Dreams have been described as dress rehearsals for real life, opportunities to gratify wishes, and a form of nocturnal therapy. A new theory aims to make sense of it all.
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Tips and strategies to increase happiness and life satisfaction in a hyper-connected world.
Mike Brooks Ph.D.
Feelings of anger and hate threaten to tear America apart. In order to help us heal and grow, we must first find a way to make peace within ourselves.
Are you ready for a better you in this new year? The foundation of change and growth rests on our ability to be flexible. We need to be fluid, like water.
America has become more polarized, hateful, and awash in various conspiracy theories. With our trust in one another at a low, are screens partly to blame?
We have many concerns about the effects of screens, especially on our kids. How worried should we really be about the harms of screens?
Negative partisanship has grown to toxic levels in the United States. It is the shared enemy of both the right and the left. If we don't realize this, our democracy is in trouble.
America is more polarized now than it has been in over a hundred years. If we don't learn to stop vilifying one another, we are in trouble.
Our unconscious need to impose order on an increasingly complicated world is causing suffering on individual and societal levels. It's time to level up our flexibility game.
What's the purpose of life? Philosophers and theologians have argued about this for centuries. Here's an answer that also points to how we should live as well.
The United States is pretty divided, with each side showing contempt for the other. Perhaps if we viewed America like a marriage, we'd make some progress.
We'd like to think we have objective reasons for the support we show for our politicians, but it is much like rooting for our favorite sports team.
Tribalism is part of our evolutionary heritage. Our ingroup bias skews our view of reality, but it is often hard to detect within ourselves. This short test can help you detect it.
We'd like to think we are objective in our views of reality, including our political beliefs and positions. However, tribalism trumps reality... and it always has.
We are on the front-end of the Pandemic School Year. While there are reasons to be concerned, we can make it through this. These five tips can help.
We tend to view the world, including others, in ways that are not rooted in truth, but in our evolutionary history. This is causing problems, yet points to a solution too.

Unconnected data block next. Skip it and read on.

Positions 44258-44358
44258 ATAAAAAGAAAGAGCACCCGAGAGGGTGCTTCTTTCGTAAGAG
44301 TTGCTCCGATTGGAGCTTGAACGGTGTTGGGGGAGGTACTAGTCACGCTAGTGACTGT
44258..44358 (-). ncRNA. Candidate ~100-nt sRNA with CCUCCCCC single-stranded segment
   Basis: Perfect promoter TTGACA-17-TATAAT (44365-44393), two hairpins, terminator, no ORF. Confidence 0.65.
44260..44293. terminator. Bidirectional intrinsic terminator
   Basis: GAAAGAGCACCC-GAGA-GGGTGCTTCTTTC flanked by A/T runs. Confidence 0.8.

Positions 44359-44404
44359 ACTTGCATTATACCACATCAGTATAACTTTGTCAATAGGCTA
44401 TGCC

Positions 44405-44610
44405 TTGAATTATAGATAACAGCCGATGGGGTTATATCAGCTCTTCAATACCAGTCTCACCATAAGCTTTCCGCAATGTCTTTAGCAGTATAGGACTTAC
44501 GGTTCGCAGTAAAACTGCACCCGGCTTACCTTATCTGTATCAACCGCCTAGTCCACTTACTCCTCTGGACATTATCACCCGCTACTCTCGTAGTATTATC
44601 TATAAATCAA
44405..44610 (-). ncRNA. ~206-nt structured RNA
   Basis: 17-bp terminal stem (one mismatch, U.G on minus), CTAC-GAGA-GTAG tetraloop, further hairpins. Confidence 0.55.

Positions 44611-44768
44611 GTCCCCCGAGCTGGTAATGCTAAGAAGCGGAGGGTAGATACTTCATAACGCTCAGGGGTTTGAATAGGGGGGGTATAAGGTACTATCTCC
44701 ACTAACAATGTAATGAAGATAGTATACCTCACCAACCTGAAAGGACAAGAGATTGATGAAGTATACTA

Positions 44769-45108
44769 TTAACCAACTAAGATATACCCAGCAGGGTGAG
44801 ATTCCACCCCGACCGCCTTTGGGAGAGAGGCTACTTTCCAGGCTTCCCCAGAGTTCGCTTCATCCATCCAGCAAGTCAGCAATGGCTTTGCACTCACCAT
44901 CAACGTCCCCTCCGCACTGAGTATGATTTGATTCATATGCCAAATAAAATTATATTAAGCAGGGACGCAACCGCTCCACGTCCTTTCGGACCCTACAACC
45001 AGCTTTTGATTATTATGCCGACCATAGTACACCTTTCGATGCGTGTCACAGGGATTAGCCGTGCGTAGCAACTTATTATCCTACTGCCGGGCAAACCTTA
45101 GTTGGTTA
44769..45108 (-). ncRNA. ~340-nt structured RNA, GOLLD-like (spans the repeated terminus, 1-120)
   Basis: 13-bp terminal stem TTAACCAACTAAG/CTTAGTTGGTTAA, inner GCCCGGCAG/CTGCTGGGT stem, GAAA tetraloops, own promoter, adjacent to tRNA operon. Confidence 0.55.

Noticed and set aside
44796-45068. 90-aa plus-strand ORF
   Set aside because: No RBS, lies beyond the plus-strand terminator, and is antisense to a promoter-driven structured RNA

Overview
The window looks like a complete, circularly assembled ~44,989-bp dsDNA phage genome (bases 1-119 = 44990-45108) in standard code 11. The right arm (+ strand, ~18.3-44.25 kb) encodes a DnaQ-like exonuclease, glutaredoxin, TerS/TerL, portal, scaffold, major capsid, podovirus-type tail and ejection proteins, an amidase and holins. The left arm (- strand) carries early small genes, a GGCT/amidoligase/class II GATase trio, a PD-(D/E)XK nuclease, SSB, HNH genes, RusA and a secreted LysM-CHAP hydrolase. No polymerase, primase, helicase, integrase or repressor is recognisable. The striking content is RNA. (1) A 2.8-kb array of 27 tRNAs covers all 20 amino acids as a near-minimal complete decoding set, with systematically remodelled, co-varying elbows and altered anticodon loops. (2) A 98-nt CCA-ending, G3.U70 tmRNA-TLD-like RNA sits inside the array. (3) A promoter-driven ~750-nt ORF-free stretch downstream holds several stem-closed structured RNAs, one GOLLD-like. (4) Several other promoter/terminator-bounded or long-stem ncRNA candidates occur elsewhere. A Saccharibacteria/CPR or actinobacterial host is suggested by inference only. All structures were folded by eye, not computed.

We did not evolve to live in the world in which we now live. This "evolutionary mismatch" explains many of the problems we experience, on both individual and societal levels.
We feel compelled to understand the truth and reality because understanding our world has an evolutionary purpose.
In an era in which "fake news" gets tossed around frequently, truth matters, and here is why we must pursue it.
Many people claim that video games are a waste of time. However, when we examine this indictment more closely, we can see that it doesn't ring true.
There has been a lot of anger in the form of protests coming from the left recently. Some on the right accuse Democrats of hating America. Is this true?
Many people are "woke" to the bigotry and discrimination that have been part of our history. Attempts to right these wrongs can create some problems too.
George Floyd's death has sparked outrage in so many of us. Sometimes it feels like the world is falling apart. What do we do about it?
We have given up much of our freedom during this pandemic. While this saves lives, at what point are we willing to risk life for liberty?
This pandemic is forcing us all to stay-in-place so that we won't catch or spread the COVID-19 virus. Our kids are on their screens more than ever. Should we be worried about that?
Many people have said that screens are destroying our society. Right now, we should be grateful that we can benefit from our screens.
In dealing with the coronavirus, most of us are in uncharted waters. While we need to take this seriously, we should try not to panic. That can make a bad situation worse.
We often see headlines about how screens are addictive. We worry that we and our kids are addicted to our screens. Is that even possible?
Time doesn't stand still, although sometimes we wish that it would. But internalizing the reality that our time here is limited can help us appreciate it more.
There is one harm of screen time that people aren't talking about, but they should be. It may even be the main harm that screens are causing—and it is a paradoxical one at that!
Thanksgiving is a wonderful holiday, but we, and others, can benefit even more if we have a daily practice of gratitude.
What can you do to be a better version of yourself? The inspirational Native American story of the "Two Wolves" might help you do just that.
Mike Brooks, Ph.D., is a psychologist who specializes in helping parents and families find greater balance and life satisfaction within an increasingly hyper-connected world.